Lessons Learned, Not Always Easy

Lessons Learned, Not Always Easy

Summary: I've spent most of my time recently working on two or three of my new (or not so) sub-netbook systems, with surprising results. This information might be useful to others who are looking at such systems:HP Pavilion dm1-4010ez: This is the newest of the lot, and it really is a very nice system.


I've spent most of my time recently working on two or three of my new (or not so) sub-netbook systems, with surprising results. This information might be useful to others who are looking at such systems:

HP Pavilion dm1-4010ez: This is the newest of the lot, and it really is a very nice system. It loaded and ran flawlessly with every Linux distribution I tried on it, including openSuSE 12.1, Fedora 16, Linux Mint 12 (with Cinnamon), Ubuntu 11.10, Linux Mint Debian 2101109 Gnome, PCLinuxOS 2011.09 and probably one or two others that slip my mind right now. It really was a pleasure to use - so much so that a friend who needed a replacement for a very old ASUS netbook I had set up several years ago ended up taking this one from me. Ah well...

HP Pavilion dm1-3105ez: This is the oldest of the lot, I've had it for about a year now, and it has always been a bit of an anomaly. I hate using it because of the blasted Synaptics ClickPad monstrosity, but as soon as I put an external mouse or trackball on it I love using it because in every other way it is a wonderful system. The one other quirk about it, a Ralink 5390 WiFi adapter, has long since become a non-issue because the driver for it is included in Linux kernel 3.0 and higher. I have it loaded with all of the distributions listed above, and they all work great. But then I got myself into trouble with it. I wanted to replace my partner's Samsung N150 Plus, mostly because of the very irritating display brightness fluctuation problem with some distributions. So I decided to give her the dm1-3105 - she can use it with Windows or openSuSE, both have good support for that blasted touchpad and do not have the display brightness problem. She gets a much nicer, much newer and much faster system with a larger display, and I still have it around to keep an eye on how support for the ClickPad develops in future Linux releases. Except things didn't quite work out that way. The ClickPad turns out to be such a nightmare, even under Windows, that she struggled with it from the very beginning. After watching her suffer for a couple of days, I just couldn't stand it any longer, so now I have this one back, and I'm still using it with an external mouse/trackball and hoping for better ClickPad support in the future. Sigh.

Samsung 305U: This is the one which I was going to send back for repair or replacement. Except a funny thing happened along the way. I had it all ready to go, even with a mailing label ready to stick on the box, when I decided to write up some very specific instructions for the repair center on how to reproduce the two major problems when running Windows (no one in those places is interested in hearing about Linux problems). First up, the screen flickering after coming back from screen-blanking. Easy enough, just boot up, let it sit idle for a few minutes until the screen goes blank, and then touch a key. Except, it didn't flicker. Solid as a rock. I tried several times, several ways, with external power and on battery power, and it never flickered. I was SURE that I had seen it flicker under Windows, but then I realized that what must have happened was that it started flickering under Linux, and then I rebooted to check it with Windows - but without powering off/on. Nothing I could do got it to start flickering under Windows. So I booted whatever version of Linux I still had on, left it idle until the screen blanked, touched a key, and WHAM, the flickering started. Grrr. Okay, so I can't report this one to the repair center. But the other one, the WiFi signal strength and throughput, that is more serious anyway. Except, when I tested that with Windows, it wasn't very bad at all. To be perfectly honest, it does tend to show a slightly lower signal strength than either the N150 Plus or my Samsung NF310 when placed in the same location, but it still works, and throughput is reasonable. Specific cases of WiFi signal strength and throughput vary so much from one system to another that it really has to be a very serious case before you'll get any sympathy from a manufacturer/distributor. I went all over the house, from right beside the router to the furthest point in the living room two floors below, and everywhere that the other two systems would connect, the 305U would also connect. So no way to send that back on the basis of the WiFi either. Bleah.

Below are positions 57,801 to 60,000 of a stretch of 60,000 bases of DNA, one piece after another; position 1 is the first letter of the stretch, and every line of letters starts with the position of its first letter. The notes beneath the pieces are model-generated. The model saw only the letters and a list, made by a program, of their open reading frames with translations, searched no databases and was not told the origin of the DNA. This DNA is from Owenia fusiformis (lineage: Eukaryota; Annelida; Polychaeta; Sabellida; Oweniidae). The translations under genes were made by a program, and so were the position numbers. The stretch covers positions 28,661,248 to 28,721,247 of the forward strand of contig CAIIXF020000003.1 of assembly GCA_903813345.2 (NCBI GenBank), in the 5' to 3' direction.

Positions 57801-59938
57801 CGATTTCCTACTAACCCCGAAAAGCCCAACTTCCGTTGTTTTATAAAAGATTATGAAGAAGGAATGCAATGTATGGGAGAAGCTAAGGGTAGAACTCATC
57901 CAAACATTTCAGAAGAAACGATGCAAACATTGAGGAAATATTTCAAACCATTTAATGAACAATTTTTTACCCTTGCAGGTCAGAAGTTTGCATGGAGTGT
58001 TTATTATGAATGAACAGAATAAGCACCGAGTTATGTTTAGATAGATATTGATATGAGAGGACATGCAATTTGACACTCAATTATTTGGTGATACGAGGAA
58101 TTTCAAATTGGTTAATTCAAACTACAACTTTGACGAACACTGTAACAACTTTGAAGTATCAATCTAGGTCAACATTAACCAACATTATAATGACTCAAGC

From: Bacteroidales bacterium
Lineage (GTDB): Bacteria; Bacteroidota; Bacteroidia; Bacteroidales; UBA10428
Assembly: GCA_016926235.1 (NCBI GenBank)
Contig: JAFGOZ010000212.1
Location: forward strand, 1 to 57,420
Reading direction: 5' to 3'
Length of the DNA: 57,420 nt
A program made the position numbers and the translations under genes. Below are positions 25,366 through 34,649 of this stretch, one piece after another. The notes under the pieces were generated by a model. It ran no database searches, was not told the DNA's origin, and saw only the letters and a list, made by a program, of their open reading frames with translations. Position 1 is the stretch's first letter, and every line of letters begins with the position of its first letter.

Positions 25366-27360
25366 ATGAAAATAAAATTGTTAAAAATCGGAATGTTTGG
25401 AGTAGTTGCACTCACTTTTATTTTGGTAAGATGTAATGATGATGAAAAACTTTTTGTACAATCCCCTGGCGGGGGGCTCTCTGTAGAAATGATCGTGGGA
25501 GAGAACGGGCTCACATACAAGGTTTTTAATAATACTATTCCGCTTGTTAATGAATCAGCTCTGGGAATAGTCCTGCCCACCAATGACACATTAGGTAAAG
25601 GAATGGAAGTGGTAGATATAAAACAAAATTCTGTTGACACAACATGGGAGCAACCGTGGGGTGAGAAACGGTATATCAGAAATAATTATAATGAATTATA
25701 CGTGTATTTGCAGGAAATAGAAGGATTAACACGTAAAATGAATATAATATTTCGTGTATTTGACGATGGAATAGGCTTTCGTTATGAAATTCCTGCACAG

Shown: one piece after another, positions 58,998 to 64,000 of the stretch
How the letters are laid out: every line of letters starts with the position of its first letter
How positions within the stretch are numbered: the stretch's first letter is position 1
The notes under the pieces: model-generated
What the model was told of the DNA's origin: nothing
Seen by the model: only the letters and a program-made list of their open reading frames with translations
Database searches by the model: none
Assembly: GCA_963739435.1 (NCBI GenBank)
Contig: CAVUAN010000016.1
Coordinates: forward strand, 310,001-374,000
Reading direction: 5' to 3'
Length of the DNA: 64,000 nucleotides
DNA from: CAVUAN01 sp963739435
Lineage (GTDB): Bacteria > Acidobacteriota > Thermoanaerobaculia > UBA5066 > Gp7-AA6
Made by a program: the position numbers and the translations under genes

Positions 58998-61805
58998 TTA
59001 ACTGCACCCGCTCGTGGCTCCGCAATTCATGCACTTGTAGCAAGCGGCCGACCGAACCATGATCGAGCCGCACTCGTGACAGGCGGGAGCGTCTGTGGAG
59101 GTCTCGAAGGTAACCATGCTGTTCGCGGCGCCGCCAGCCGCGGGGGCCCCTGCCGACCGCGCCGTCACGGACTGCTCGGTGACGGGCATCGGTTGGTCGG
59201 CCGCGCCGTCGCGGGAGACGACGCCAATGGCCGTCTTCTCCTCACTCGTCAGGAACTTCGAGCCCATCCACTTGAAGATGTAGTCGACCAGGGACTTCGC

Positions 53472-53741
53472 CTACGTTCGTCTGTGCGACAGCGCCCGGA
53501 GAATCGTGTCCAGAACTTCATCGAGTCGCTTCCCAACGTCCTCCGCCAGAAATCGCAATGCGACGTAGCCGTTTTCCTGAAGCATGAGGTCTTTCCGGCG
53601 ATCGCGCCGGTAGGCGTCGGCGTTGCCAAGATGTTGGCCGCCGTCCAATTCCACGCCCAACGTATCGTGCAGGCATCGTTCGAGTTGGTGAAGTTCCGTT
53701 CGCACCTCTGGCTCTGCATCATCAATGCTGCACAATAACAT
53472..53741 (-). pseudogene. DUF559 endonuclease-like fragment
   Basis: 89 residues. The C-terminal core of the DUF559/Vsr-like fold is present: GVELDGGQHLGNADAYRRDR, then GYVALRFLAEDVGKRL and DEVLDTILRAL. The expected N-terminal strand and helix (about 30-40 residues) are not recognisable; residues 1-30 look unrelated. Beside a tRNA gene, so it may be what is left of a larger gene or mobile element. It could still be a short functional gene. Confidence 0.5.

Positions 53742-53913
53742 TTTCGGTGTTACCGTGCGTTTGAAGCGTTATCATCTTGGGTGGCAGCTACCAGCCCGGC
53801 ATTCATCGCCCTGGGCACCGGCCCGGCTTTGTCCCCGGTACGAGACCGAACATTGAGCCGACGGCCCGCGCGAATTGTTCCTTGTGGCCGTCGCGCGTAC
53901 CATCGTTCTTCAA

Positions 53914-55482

Now I have very mixed feelings about the 305U. On one hand I have said since the first time I opened the box that I thought it was a wonderful system. The whole time that I was testing it with Linux, and it was failing, I kept thinking "wow, I wish this would work because I REALLY like this thing". Now it turns out that the "fault", if you want to call it that, lies with Linux. Something has obviously changed with the Broadcom 4313 WiFi adapter, or around that adapter, and Linux is not handling it correctly. This is very strange, because I have at least three or four other systems which appear to have the same adapter, and they work perfectly. But, the driver for this (brcmsmac) is the one which was recently open-sourced by Broadcom, and there were a few comments about it still having "rough spots" in it not long ago, so maybe it's something to do with that. Or maybe something in the hardware really has changed, it's a new generation of the chip or some such. Whatever it is, I expect this will be fixed in the near future, as has been the case with every other significant device/driver problem I have run into (except that stupid ClickPad). As for the other problem, screen flickering on a Samsung system with Linux? Hello? Jamie, are you there? Read the first paragraph above... the specific kind of "flickering" is different, but gosh, problems with screen brightness on Samsung systems shouldn't be a big surprise, should it? The short term solution is simple, the same as for the others - just change the power settings so that the screen doesn't blank! The medium term solution is not much more difficult - I booted up Linux Mint 12 and told it to install the proprietary ATI flgrx driver. Rebooted after installation, test again and the flickering is gone. So this is apparently a problem with the FOSS Radeon driver. The long term solution, as with the WiFi problem, is that if this is a general problem with the Radeon driver and the latest Radeon graphic controllers, the driver will be fixed sometime in the near future.